Septic arthritis in children

INFECTIOUS OR BACTERIAL ARTHRITIS


Treating and providing aftercare for septic arthritis in children

Enquiries & Appointments

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What is septic arthritis?

Septic arthritis is a medical emergency and you should take your child to an emergency department should septic arthritis be suspected. It's caused by a bacterial infection in the joint space and may cause permanent damage if not treated immediately. It's most common in the hip and knees.

It's caused by bacteria which can enter the bloodstream through a cut on the skin and travels to the joints.

Need to know

Parents should watch for the following symptoms in their child:

  • Acute pain, redness and heat in a large joint such as the hip
  • Pain and spasm when child tries to move the joint
  • High fever and rapid pulse
  • Tremors, dilated pupils and disrupted speech

Babies may be irritable and refuse to feed. They may have redness in the joints, a racing pulse and obvious infection around the umbilical cord (where the bacteria may have entered).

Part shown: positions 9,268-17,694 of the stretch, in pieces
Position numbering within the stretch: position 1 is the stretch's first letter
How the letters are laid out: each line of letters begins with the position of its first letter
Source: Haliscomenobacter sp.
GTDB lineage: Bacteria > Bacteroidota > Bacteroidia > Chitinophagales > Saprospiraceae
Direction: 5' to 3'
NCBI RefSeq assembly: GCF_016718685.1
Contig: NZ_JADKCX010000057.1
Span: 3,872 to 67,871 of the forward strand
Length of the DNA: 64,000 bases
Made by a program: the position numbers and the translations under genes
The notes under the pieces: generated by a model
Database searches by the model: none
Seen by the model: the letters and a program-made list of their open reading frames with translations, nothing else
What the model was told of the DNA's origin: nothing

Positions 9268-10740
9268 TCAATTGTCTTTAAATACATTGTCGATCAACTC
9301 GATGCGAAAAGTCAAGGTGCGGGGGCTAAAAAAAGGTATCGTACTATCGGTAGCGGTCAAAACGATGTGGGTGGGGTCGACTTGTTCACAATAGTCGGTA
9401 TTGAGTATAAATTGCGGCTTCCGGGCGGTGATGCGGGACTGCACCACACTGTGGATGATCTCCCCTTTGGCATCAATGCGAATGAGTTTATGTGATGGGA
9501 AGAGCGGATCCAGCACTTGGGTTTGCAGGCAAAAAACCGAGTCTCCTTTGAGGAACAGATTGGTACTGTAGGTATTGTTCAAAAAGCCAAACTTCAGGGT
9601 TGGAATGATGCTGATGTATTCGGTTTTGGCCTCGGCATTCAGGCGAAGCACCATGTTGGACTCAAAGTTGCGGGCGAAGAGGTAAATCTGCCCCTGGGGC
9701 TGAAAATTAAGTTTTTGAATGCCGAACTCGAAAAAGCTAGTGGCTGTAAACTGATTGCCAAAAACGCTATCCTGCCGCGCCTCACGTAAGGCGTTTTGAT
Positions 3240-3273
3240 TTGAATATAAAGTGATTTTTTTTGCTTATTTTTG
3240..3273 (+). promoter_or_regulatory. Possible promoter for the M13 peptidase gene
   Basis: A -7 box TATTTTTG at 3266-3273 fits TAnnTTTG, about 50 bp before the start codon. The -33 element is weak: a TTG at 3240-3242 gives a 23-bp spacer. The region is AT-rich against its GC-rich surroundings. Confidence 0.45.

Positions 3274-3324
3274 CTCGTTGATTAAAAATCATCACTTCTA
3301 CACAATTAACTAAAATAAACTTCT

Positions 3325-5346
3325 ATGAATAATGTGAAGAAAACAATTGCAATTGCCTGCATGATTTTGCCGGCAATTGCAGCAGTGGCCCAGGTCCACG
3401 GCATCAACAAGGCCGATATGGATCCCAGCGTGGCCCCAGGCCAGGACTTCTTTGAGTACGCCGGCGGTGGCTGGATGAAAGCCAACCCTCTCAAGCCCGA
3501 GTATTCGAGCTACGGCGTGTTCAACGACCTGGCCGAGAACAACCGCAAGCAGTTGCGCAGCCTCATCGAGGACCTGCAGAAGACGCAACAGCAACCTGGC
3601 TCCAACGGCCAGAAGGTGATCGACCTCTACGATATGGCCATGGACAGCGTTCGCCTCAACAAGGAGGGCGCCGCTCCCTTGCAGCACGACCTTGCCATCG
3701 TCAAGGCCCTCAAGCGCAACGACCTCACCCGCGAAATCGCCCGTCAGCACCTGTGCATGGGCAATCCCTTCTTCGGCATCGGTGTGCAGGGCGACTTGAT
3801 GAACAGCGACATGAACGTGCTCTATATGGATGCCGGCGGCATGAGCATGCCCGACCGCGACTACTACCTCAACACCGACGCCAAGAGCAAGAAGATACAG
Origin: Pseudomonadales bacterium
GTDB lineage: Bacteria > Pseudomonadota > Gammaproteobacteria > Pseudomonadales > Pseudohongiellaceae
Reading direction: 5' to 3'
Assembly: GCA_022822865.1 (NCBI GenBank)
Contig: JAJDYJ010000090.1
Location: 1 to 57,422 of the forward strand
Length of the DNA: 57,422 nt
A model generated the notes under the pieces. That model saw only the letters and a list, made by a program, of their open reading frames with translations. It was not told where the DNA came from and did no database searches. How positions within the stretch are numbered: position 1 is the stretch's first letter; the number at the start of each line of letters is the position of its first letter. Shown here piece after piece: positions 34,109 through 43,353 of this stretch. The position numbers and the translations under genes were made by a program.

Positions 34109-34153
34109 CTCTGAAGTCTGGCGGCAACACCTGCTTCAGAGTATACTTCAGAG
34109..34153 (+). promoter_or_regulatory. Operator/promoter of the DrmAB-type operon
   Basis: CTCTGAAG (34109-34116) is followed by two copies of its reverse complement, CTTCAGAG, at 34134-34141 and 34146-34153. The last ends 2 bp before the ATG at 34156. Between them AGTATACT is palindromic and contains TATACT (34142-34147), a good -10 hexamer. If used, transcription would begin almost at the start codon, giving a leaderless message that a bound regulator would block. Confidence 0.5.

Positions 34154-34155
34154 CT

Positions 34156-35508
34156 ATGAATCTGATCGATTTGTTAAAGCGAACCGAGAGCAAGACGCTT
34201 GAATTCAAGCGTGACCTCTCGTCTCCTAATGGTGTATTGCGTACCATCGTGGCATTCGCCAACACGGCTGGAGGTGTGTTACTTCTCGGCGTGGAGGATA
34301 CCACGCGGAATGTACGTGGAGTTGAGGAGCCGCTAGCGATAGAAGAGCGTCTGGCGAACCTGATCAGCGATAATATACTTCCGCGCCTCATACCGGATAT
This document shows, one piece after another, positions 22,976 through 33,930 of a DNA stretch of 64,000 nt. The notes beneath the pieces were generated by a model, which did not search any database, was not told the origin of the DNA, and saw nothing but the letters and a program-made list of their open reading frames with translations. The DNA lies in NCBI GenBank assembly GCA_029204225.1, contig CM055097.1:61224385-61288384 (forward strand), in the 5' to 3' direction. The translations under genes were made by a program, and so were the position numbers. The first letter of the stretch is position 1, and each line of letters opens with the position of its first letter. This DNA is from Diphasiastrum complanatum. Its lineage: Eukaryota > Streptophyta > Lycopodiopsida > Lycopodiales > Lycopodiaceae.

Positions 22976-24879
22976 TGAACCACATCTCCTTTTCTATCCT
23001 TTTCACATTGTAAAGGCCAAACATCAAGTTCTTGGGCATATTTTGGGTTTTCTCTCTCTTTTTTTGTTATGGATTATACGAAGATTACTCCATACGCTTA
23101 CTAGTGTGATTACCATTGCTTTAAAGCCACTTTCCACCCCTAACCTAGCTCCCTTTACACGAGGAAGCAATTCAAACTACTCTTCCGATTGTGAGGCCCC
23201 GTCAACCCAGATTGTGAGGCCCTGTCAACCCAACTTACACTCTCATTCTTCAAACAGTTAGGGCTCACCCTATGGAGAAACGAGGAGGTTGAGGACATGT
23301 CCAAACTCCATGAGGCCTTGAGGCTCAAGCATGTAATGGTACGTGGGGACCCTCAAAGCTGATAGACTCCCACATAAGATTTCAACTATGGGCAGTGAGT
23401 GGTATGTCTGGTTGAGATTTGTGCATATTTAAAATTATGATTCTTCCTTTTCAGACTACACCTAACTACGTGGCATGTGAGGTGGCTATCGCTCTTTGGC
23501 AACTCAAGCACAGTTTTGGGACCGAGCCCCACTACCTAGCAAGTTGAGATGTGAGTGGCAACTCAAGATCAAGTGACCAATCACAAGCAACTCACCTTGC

If you think your child has septic arthritis, go straight to hospital. They'll be given a blood test and fluid will be drawn from the joints for testing. A consultant will look for signs of infection (increased levels of white blood cells) and staphylococcal and streptococcal bacteria, which cause septic arthritis. They will also examine your child's joints and look for symptoms of septic arthritis.
Your child will be treated with antibiotics, given through a drip. They'll be kept in hospital for around two weeks. This is to monitor the condition and to make sure pressure is taken off the joints.

They'll be seen by an orthopaedic consultant, who may suggest your child needs fluid drained from the joint. This is done through an arthroscopy. After your child returns home, they'll be given a further course of antibiotic tablets. Your consultant will check your child's progress.

Our locations

Institute of Sport Exercise and Health (ISEH)

170 Tottenham Court Road W1T 7HA London
The Harley Street Clinic

The Harley Street Clinic

35 Weymouth Street W1G 8BJ London
The Portland Hospital

The Portland Hospital

205-209 Great Portland Street W1W 5AH London

Patient stories

This content is intended for general information only and does not replace the need for personal advice from a qualified health professional.